When we look back upon this bleak and troubled time in our politics, Saturday October 19 might well go down in history as the day on which Britain finally decided just how it was going to leave the European Union; a mere three and a third years after voting to do so. Or if Sir Oliver Letwin has anything to do with it, perhaps it will just be another Saturday in October.
First it’s probably best if some context is provided. Back in September, Parliament voted in favour of the ‘Benn Act’; an act of Parliament that would have forced Boris Johnson to request an extension by October 19 if no deal had been agreed between the UK and the EU. Low and behold, on Wednesday, the Prime Minister was able to announce that a deal had in fact been reached. The new deal ditched the contentious Irish backstop and replaced it with a customs arrangement requiring customs checks on certain goods moving between Great Britain and Northern Ireland.
The new deal will be placed before the House of Commons on Saturday, the first time the Commons has sat since the invasion of the Falkland Islands in 1982. Johnson requires 320 votes to win (once you take into account the Speaker, the three Deputy Speakers and the abstentionist Sinn Fein); a tall order given that the Conservatives technically only hold 288 seats in Parliament. The DUP, the Northern Irish party allied to the Government, have already stated that they will be voting against due to the fact that, in their eyes, the new Withdrawal Agreement treats Northern Ireland differently from the other countries in the UK. This leaves three very important groups that Johnson has to win over for his deal to even stand a chance of going through.
First, the ERG. For those not entirely in tune with British politics, and who can blame you, the ERG (or European Research Group) is a group of hard Brexiteers within the Conservative Party whose sole purpose is to ensure that the Government commits to more than Brexit-in-name-only. They were a major reason why Theresa May was unable to pass her Withdrawal Agreement earlier in the year and counted the likes of Steve Baker, Mark Francois and Jacob Rees Mogg amongst their number. With Rees Mogg now in Government, the ERG’s opposition to the Government has softened somewhat although it is still a tough battle in order to prise them away from their DUP allies and make them vote for the deal.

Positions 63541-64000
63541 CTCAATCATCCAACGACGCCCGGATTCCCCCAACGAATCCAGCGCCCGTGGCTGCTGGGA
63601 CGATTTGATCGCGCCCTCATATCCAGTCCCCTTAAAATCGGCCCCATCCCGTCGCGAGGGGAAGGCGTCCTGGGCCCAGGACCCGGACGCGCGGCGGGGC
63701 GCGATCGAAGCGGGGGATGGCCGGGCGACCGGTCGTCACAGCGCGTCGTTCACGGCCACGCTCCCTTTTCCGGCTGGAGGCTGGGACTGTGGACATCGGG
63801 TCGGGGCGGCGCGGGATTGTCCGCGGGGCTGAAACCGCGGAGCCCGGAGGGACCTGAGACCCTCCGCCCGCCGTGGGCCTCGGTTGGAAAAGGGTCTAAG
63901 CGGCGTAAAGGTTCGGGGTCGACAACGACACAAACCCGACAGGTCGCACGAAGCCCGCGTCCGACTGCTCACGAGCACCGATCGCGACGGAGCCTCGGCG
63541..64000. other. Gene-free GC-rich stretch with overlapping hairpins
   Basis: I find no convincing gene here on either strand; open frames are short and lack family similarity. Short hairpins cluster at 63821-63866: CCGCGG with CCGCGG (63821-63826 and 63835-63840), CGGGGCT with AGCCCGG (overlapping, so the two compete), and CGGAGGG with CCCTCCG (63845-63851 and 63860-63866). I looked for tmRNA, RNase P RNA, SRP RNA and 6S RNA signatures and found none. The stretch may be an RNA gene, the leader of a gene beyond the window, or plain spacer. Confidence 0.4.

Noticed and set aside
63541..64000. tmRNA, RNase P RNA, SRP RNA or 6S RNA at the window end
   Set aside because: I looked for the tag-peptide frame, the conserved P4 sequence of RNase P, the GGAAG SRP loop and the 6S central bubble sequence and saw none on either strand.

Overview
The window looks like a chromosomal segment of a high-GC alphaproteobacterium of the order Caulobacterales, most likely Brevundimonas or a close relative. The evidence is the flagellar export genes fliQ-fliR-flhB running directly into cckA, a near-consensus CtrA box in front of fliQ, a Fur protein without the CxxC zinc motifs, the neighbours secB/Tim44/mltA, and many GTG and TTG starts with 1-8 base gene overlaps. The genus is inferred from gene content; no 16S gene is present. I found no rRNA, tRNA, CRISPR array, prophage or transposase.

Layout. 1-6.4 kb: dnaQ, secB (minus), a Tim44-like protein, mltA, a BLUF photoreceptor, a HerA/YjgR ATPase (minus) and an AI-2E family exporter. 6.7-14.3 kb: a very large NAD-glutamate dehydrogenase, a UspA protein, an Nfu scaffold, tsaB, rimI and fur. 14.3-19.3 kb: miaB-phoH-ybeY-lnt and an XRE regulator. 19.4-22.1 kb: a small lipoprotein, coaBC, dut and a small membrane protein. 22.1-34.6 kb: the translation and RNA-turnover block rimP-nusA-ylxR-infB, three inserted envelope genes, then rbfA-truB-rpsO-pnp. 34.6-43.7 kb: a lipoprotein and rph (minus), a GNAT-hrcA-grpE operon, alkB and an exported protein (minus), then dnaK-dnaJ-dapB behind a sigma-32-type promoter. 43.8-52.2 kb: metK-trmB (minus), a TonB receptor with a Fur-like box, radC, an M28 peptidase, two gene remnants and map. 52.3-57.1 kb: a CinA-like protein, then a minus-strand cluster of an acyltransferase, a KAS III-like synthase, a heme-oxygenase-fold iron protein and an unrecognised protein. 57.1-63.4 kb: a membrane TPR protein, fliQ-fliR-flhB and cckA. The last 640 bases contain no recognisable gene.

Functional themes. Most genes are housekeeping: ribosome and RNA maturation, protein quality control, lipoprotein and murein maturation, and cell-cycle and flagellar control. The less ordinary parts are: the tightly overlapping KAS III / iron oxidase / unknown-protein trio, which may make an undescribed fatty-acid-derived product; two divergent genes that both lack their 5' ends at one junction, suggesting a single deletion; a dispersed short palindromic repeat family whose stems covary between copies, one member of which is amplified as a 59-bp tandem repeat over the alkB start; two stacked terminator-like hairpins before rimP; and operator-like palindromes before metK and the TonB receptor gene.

Second, the group of twenty-one former Conservative MPs who have yet to join the Liberal Democrats and currently sit as Independent Conservatives. Their numbers include former Chancellor Phillip Hammond, former Work and Pensions Secretary Amber Rudd and London Mayoral candidate Rory Stewart. All of these MPs were expelled from the Conservative Parliamentary party in September for voting to prevent a no-deal Brexit. Having said this, most of the MPs in this group are likely to vote for the deal and did in fact vote all three times for Theresa May’s deal earlier in the year.
Finally, we come to Labour. Whilst the majority of Labour will join with colleagues from all of the other parties and vote down the deal, there are group of roughly twenty who belong to the group ‘MPs for a Deal’. They are seen as potential switches and a number have already announced that they will defy their party and vote with the Government. With the DUP against the deal, Johnson needs around 15 Labour MPs to make the long journey down the Aye corridor in order for the deal to pass.
But potentially all this might not matter. Britain’s favourite de facto Prime Minister Sir Oliver Letwin might well have once again scuppered the Government’s strategy by placing down an amendment designed to avoid any ERG shenanigans. If the amendment is successfully passed, it would mean that Johnson would have to ask the EU for an extension to Brexit even if his Withdrawal Agreement is passed by MPs on Saturday. The main worry amongst the more remain-y Tory MPs is that the ERG will vote for the deal tomorrow (ensuring that the Benn Act will never have to come into force) before switching against the deal during the big final vote shortly before October 31 and thus facilitating a no-deal, clean break Brexit slap bang on Halloween. If Letwin’s amendment is passed, the vote on the actual deal will be seen as nothing more than a meaningless show of support; that is until MPs vote on a deal again – likely to be within the next fortnight.
So despite all of the pomp and drama swirling around Westminster this Saturday, it may not in fact matter. Thanks to an outgoing independent MP named Oliver Letwin, the by-now battered and dented can will be kicked down the road yet again.